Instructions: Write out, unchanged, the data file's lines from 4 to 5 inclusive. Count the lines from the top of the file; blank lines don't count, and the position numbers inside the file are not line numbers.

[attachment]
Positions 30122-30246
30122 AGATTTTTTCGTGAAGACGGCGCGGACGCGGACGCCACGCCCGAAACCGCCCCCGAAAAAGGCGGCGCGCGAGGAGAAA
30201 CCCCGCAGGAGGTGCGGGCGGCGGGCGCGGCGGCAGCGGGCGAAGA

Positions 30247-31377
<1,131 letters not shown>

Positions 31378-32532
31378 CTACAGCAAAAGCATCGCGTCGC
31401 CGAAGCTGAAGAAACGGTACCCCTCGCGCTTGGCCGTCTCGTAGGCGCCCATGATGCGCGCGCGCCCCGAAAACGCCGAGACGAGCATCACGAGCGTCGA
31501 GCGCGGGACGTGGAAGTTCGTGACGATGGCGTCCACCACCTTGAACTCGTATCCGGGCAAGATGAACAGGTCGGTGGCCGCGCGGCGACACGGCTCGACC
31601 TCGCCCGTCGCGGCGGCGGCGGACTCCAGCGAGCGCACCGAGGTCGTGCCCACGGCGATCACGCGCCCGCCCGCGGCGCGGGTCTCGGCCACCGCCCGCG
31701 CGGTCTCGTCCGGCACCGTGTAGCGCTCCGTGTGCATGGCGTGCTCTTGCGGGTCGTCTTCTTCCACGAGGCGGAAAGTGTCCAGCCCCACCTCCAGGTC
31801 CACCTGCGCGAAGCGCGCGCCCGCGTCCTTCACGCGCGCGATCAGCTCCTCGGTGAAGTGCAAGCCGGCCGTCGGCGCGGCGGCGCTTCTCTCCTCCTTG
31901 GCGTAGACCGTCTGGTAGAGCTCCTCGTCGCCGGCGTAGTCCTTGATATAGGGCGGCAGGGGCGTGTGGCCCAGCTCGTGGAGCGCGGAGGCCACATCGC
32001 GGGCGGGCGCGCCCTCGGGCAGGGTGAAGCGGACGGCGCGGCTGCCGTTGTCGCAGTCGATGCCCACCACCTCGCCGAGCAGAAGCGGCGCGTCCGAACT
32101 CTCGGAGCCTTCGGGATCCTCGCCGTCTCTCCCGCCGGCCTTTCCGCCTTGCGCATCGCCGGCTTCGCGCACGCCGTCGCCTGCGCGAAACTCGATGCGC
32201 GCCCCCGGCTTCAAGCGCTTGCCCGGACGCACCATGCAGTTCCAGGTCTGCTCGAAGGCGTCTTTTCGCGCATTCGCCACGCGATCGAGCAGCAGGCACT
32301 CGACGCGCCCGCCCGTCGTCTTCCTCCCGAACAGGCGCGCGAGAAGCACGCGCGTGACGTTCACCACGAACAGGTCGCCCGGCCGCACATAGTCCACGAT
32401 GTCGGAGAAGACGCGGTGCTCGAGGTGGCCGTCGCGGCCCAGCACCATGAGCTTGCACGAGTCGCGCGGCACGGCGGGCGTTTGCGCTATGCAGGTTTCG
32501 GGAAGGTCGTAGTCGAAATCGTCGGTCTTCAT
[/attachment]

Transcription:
Positions 30247-31377
<1,131 letters not shown>